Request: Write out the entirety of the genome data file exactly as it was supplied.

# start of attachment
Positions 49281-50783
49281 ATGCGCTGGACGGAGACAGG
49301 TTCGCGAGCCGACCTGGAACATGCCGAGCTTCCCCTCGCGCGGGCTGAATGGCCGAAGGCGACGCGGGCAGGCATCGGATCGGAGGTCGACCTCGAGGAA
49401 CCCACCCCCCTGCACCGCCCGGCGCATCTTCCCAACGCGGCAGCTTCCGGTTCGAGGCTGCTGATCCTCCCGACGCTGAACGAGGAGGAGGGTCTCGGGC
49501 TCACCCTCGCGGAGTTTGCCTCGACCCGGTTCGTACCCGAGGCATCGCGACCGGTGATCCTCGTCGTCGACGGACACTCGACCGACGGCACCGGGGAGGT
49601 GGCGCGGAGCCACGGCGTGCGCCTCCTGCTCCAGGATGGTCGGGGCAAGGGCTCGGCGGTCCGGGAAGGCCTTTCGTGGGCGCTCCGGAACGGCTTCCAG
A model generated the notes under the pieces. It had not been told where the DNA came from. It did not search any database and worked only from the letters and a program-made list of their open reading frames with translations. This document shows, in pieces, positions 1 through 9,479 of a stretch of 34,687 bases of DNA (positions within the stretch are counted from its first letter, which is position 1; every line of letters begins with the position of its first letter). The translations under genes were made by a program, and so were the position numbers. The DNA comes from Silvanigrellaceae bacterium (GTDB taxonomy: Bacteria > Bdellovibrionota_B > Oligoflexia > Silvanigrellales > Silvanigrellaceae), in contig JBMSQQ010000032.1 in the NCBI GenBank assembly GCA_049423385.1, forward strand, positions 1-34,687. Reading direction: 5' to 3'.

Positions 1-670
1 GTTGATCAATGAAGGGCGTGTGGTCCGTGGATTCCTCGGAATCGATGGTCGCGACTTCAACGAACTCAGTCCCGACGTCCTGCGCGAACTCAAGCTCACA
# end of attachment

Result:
Positions 49281-50783
49281 ATGCGCTGGACGGAGACAGG
49301 TTCGCGAGCCGACCTGGAACATGCCGAGCTTCCCCTCGCGCGGGCTGAATGGCCGAAGGCGACGCGGGCAGGCATCGGATCGGAGGTCGACCTCGAGGAA
49401 CCCACCCCCCTGCACCGCCCGGCGCATCTTCCCAACGCGGCAGCTTCCGGTTCGAGGCTGCTGATCCTCCCGACGCTGAACGAGGAGGAGGGTCTCGGGC
49501 TCACCCTCGCGGAGTTTGCCTCGACCCGGTTCGTACCCGAGGCATCGCGACCGGTGATCCTCGTCGTCGACGGACACTCGACCGACGGCACCGGGGAGGT
49601 GGCGCGGAGCCACGGCGTGCGCCTCCTGCTCCAGGATGGTCGGGGCAAGGGCTCGGCGGTCCGGGAAGGCCTTTCGTGGGCGCTCCGGAACGGCTTCCAG
A model generated the notes under the pieces. It had not been told where the DNA came from. It did not search any database and worked only from the letters and a program-made list of their open reading frames with translations. This document shows, in pieces, positions 1 through 9,479 of a stretch of 34,687 bases of DNA (positions within the stretch are counted from its first letter, which is position 1; every line of letters begins with the position of its first letter). The translations under genes were made by a program, and so were the position numbers. The DNA comes from Silvanigrellaceae bacterium (GTDB taxonomy: Bacteria > Bdellovibrionota_B > Oligoflexia > Silvanigrellales > Silvanigrellaceae), in contig JBMSQQ010000032.1 in the NCBI GenBank assembly GCA_049423385.1, forward strand, positions 1-34,687. Reading direction: 5' to 3'.

Positions 1-670
1 GTTGATCAATGAAGGGCGTGTGGTCCGTGGATTCCTCGGAATCGATGGTCGCGACTTCAACGAACTCAGTCCCGACGTCCTGCGCGAACTCAAGCTCACA